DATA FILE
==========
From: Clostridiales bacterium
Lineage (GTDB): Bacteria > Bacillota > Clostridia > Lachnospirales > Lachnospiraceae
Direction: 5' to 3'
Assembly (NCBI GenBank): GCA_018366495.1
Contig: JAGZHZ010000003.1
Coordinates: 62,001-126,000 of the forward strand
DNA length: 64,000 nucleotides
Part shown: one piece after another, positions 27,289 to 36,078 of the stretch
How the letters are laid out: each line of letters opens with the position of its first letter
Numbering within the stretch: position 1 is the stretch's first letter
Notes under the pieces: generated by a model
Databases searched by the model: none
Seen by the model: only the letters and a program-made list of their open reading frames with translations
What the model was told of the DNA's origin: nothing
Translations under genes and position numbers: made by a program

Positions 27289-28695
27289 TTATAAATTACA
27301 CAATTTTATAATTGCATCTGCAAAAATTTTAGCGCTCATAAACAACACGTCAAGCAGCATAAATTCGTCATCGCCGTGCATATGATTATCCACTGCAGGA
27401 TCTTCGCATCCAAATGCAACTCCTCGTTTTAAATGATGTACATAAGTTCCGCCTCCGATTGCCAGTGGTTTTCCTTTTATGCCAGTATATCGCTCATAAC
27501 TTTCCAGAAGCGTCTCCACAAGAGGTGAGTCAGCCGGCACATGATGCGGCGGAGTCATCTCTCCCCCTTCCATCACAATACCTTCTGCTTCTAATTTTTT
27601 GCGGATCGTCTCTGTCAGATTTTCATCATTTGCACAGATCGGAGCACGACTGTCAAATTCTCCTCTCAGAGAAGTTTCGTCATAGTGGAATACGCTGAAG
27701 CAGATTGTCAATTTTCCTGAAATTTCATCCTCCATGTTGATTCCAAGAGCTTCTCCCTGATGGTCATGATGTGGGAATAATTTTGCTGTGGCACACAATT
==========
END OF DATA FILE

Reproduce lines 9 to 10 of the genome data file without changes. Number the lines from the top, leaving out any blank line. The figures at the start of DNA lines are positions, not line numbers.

How the letters are laid out: each line of letters opens with the position of its first letter
Numbering within the stretch: position 1 is the stretch's first letter